However, priority in local schools are given to Singapore citizens; very limited spots are available for expats.

Applications for primary and secondary schools can only be made for the following academic year which begins in January, during the MOE’s annual registration exercise from June to September.

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Local International School

The local international schools follow their own set of curricula and fees, and are privately funded but managed by MOE. This means that they follow some of the MOE’s policies, but adapt their curriculum to international curricula.

They follow the International General Certificate of Secondary Education (IGCSE) in secondary level, which is an internationally used English language curriculum equivalent to the GCSE and based on the GCE O-Level. The curriculum prepares students for International Baccalaureate (IB), A level and BTEC Level 3.

There are currently only three local-international schools in Singapore: Hwa Chong International School, Anglo-Chinese (International) School and SJI International School.

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Private International School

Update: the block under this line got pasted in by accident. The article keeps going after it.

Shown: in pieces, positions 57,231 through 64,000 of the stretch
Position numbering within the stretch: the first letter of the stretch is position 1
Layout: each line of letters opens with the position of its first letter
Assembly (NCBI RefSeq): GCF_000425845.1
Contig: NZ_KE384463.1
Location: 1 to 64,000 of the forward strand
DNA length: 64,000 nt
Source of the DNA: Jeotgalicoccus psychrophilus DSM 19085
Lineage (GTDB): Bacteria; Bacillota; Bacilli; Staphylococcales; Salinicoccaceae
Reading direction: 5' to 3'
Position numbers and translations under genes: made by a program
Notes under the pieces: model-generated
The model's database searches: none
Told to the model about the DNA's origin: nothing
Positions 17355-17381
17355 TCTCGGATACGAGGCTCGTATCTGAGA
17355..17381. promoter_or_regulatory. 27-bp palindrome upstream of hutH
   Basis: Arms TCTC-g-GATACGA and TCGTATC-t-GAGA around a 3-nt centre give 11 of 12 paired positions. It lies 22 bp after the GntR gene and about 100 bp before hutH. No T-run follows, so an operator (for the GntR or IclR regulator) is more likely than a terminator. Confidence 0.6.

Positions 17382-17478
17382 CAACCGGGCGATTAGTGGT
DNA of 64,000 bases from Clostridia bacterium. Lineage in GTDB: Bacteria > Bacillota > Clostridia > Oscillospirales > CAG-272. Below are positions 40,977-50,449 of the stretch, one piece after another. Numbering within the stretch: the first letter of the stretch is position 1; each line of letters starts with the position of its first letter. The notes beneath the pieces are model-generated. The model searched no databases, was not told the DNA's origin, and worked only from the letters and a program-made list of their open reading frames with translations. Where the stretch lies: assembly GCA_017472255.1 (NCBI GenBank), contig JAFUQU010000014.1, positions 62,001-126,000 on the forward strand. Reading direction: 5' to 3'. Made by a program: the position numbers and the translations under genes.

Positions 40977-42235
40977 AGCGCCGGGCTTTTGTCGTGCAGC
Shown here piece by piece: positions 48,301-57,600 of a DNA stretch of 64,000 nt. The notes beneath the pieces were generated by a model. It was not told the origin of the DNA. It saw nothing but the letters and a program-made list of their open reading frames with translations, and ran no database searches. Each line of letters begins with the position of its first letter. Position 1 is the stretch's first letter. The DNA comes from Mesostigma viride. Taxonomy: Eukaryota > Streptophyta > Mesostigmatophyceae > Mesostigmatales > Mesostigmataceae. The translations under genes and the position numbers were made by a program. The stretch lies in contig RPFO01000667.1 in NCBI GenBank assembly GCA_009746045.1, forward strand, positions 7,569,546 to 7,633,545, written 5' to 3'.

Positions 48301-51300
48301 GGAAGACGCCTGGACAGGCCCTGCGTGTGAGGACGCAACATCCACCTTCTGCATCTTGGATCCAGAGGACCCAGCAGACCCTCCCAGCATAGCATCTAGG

Private international schools follow various international curricula which differ across different schools, and are operated by independent owners and education groups.

Expats have priority at these schools. However, there can be lengthy waitlists at the top-scoring international schools, so do be sure to sign up for your child early to secure a placing.

Students applying for primary or secondary schools have to take the Admissions Exercise for International Students (AEIS), which is conducted by MOE around September or October each year, for placing in international schools in January the following year.

The AEIS is a centralised admissions test on English and Mathematics. Admission on international schools will be dependent on the applicant’s performance, the school’s available vacancies, as well as the applicant’s declared residential area in Singapore.